I Think It’s Time To Hit Reset
Recently things have been quiet on the Mash Those Buttons front and I wanted to address that topic since I’ve been getting messages from friends and readers about it. A few things have happened over the past few months that have attributed to it. First off, Joel Couture went to go work for Indie Game Mag toward the end of July. Joel did an excellent job doing reviews and covering the indie beat for us, so losing him definitely had an impact on our content since it had just been Joel, Nick, and myself for quite some time now.
Second, I experienced a few instances of hardware failure throughout August that resulted in the loss of some major content. Podcasts, videos I was working on, and a few other things. Recently the only content we’ve really been pushing out has been WoW! Thoughts!, but those are once a week at most because Nick has a life, too. Besides all of that, though, the Gamersgate incident had a lot do with a decline in site activity, and it’s not something that I thought would affect MASH so much.
During Gamersgate I watched the games media turn on its fan base. I’m not talking about the people that wait for posts to show up in their Facebook or Twitter feed, but people who go to Joystiq, Kotaku, Polygon, and that like – scanning them daily and participating in the community. The games media was quick to stereotype all gamers by calling them misogynists and sexists, by saying they feel entitled and threatened by the growing number of women in gaming, and even by proclaiming the “gamer” dead. Here’s a quote from Leigh Alexander from her Gamasutra article “’Gamers’ don’t have to be your audience. ‘Gamers’ are over.”:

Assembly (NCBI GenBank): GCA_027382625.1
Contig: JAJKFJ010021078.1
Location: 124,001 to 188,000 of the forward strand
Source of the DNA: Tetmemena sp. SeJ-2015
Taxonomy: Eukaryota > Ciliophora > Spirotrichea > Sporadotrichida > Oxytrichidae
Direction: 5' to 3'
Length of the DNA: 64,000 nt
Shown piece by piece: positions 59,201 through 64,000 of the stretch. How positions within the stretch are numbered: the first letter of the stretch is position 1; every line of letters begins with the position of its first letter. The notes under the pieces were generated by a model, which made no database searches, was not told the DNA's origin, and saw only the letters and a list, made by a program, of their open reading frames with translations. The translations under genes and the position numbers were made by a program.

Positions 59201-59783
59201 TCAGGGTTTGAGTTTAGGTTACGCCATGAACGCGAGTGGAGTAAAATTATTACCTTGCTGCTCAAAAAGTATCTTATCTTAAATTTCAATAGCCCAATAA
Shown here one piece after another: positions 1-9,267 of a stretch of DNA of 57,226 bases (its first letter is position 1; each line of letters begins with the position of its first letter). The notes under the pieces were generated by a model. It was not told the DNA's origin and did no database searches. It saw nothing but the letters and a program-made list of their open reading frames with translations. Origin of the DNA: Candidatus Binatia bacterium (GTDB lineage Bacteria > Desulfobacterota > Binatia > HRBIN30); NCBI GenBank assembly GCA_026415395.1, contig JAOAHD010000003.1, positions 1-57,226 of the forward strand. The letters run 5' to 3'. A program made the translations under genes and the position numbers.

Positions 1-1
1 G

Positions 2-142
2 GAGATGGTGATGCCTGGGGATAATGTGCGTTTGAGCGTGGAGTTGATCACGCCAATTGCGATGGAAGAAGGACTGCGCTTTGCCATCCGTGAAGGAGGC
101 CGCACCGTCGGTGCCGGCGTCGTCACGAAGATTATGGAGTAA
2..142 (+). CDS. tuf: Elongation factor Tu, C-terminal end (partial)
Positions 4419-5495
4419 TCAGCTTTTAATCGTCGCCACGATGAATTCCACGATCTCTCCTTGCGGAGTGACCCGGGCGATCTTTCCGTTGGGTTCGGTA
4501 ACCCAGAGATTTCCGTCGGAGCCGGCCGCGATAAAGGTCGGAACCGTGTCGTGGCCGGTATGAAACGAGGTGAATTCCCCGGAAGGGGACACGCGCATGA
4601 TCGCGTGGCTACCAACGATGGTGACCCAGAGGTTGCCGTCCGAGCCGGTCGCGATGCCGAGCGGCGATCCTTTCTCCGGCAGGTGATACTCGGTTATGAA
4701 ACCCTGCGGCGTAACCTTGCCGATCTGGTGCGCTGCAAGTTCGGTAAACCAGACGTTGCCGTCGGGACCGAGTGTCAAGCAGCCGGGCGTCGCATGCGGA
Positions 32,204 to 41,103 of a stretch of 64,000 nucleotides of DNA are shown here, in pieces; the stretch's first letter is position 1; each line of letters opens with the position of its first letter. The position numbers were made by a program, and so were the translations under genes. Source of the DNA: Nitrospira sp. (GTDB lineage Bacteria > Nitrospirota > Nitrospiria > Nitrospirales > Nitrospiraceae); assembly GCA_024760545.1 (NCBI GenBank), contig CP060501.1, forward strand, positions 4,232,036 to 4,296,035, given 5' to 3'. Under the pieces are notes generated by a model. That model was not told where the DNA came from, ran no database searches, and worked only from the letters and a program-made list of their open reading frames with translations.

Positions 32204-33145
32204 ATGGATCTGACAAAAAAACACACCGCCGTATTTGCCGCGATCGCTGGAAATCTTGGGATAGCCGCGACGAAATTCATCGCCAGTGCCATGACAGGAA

“’Games culture’ is a petri dish of people who know so little about how human social interaction and professional life works that they can concoct online ‘wars’ about social justice or ‘game journalism ethics,’ straight-faced, and cause genuine human consequences. Because of video games.”
Way to rope everyone together there. It’s not like gamers are a diverse array of people from different backgrounds, cultures, ages, and have different life experiences. Would she also say that all black people steal, that all white people are racist, or all Muslims are terrorists? Probably not, since besides being politically incorrect, those statements themselves are FALSE. Her words reflect the gamer stereotype that the vast majority of gamers have been fighting for decades at this point, and the one place that the gaming community doesn’t expect to be subjected to such stereotypes is on gaming websites that they visit.
The bigger problem was that it wasn’t just her. The games press turned on the same propaganda machine they used during the “gamer entitlement” siege of Mass Effect 3. They used the actions of the relative few to slander gamers as a whole, scolding gamers like adults scolding children. Over the past few years it feels like the games press takes every opportunity to criticize gamers, roping us all together like we share a hive mind, and uses the actions of a few to serve as justification to push social and political views — treating us like we are basement dwellers that have no social experience.